The study also found that purchase intent increases to as much as 80% when consumers are exposed to a brand’s message across multiple channels that include both digital and traditional advertising. The fact is that different media channels provide unique benefits and types of exposure and engagement. This allows your brand to reach the consumer in various aspects of their daily lives, and at times when their purchasing decisions are most likely to be influenced.


In terms of media habits, have you found yourself watching television and engaging with your phone or tablet at the same time? How effective would it be for recall and brand awareness if you saw a commercial and then, a short time later, were served an ad for the same product on your digital device? This achieves the most difficult goal in an environment where we are exposed to millions of messages on a daily basis. Your ad stands out from the clutter and resonates in the minds of your potential customers.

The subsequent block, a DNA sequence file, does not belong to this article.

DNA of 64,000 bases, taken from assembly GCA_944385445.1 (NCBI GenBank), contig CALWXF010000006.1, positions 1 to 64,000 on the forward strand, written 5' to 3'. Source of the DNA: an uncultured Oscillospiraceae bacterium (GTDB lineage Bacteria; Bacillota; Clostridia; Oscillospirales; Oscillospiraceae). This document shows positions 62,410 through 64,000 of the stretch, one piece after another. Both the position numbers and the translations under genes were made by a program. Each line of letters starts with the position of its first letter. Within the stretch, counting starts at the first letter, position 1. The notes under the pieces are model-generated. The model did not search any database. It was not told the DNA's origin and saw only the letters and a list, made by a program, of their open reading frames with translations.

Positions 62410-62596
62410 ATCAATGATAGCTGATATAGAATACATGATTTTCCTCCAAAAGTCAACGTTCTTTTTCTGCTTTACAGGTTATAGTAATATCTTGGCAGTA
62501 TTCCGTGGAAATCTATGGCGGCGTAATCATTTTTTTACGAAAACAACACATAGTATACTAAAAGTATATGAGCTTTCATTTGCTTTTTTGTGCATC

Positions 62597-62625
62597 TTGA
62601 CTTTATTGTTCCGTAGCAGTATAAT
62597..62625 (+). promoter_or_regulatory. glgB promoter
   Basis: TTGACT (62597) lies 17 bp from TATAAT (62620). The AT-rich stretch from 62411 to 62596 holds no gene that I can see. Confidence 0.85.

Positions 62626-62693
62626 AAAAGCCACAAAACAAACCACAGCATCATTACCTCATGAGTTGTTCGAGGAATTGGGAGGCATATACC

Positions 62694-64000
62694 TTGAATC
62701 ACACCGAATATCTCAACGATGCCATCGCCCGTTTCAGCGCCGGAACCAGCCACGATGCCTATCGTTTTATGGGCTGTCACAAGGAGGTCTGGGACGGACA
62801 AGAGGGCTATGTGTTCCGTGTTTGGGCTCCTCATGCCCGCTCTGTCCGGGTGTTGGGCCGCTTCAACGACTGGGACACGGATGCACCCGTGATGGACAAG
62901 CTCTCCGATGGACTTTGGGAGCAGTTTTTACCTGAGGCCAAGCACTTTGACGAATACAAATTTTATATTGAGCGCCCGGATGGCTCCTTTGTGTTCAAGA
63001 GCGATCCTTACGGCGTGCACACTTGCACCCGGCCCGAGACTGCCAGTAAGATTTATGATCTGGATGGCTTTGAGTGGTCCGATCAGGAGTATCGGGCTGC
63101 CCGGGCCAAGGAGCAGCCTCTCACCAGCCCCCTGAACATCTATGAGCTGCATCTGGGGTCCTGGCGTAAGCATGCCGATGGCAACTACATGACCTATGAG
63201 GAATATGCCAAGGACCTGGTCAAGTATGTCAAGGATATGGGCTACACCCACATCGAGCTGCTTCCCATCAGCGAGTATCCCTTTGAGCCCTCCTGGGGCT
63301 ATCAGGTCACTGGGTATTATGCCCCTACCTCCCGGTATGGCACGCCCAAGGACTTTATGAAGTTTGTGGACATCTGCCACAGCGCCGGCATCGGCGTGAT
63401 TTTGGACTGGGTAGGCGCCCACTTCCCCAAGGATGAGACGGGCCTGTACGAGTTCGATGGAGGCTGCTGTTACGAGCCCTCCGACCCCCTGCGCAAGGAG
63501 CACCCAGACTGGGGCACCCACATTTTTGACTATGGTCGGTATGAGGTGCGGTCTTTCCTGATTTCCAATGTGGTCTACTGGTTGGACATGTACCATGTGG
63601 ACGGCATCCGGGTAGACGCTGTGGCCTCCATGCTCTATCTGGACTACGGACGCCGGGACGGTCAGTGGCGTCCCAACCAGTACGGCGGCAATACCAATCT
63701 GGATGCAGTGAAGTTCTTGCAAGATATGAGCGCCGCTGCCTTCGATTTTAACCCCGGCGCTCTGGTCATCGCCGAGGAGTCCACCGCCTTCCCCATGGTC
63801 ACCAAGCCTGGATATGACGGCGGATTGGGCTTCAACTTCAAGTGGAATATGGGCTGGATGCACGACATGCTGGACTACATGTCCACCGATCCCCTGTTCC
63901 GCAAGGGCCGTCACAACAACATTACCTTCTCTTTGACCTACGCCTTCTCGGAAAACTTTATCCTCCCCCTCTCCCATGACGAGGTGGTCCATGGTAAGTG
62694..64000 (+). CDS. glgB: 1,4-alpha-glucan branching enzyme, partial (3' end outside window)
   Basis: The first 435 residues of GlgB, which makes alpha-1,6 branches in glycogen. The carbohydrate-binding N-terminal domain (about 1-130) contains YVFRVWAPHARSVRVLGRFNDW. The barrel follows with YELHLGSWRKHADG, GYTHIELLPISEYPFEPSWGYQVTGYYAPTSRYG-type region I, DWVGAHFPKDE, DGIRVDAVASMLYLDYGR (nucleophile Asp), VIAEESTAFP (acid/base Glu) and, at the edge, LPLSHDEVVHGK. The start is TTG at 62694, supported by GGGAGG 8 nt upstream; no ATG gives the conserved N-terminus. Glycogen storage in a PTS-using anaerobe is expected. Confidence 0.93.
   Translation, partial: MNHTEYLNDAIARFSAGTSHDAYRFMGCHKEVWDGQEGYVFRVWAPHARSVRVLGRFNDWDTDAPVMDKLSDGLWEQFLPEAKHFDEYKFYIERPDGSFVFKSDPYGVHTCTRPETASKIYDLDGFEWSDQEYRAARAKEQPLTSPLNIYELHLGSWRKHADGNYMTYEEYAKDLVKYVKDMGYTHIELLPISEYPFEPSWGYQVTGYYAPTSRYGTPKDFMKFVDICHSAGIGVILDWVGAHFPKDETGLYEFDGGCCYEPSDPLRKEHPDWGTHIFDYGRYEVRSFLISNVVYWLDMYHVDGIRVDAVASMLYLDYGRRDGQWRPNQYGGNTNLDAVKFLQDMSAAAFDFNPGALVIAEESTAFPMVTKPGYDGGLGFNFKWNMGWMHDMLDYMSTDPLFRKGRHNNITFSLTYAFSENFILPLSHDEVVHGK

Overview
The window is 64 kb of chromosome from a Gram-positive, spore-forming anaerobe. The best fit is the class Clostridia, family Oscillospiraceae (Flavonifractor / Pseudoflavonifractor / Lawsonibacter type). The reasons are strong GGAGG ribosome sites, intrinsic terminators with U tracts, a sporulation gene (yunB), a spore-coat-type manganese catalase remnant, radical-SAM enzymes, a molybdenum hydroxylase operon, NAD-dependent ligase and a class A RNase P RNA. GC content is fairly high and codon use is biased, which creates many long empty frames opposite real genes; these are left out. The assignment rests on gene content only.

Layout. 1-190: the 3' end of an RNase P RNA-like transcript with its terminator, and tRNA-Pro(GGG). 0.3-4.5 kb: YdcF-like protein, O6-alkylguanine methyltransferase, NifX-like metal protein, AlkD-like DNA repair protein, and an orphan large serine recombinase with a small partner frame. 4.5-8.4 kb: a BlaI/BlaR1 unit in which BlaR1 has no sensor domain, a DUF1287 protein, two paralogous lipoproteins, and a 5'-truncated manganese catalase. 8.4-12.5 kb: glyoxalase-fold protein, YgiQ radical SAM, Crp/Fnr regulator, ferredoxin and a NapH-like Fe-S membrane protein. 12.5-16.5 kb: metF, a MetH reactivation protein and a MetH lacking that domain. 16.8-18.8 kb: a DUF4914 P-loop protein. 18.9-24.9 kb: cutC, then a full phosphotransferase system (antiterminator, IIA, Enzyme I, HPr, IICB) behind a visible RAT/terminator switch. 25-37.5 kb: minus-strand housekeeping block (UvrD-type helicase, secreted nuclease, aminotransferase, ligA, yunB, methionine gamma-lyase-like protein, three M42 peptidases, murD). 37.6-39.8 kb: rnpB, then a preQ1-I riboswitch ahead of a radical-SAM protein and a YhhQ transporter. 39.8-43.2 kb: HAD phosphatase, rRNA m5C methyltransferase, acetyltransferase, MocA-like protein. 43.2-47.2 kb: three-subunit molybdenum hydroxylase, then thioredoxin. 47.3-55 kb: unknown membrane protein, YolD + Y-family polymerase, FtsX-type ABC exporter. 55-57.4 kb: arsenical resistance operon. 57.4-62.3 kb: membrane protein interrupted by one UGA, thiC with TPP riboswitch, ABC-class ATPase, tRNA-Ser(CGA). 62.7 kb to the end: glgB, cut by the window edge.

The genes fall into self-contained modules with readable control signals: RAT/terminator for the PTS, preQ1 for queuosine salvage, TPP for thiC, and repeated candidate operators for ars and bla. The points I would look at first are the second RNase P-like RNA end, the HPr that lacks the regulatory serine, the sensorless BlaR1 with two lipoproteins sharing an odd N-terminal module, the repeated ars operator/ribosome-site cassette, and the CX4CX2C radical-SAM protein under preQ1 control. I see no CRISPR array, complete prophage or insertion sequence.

It is this phenomenon that accounts for the fact that the lines between traditional media channels and digital are becoming blurred in the current and emerging media landscape.


Traditional media channels now all offer digital environments in which audiences connect, engage and consume their content. For example, the vast majority of radio and television stations offer advertising opportunities on their websites through banner ads, take-overs, and social media offerings, as well as programmatic buying campaigns outside of their customer base. Out-of-home companies now have capabilities through digital billboards, and online newspaper content is consumed at an astronomically higher level than their print products.


On top of that, there are more and more companies emerging every day providing tracking and reporting services for traditional media, i.e., radio and television. These are universal platforms that track responses to your ads, comparing increases in web traffic to the timing of radio and TV spots in real time. This helps to eliminate wasteful spending and maximize performance of specific creative approaches, radio dayparts, programming, etc.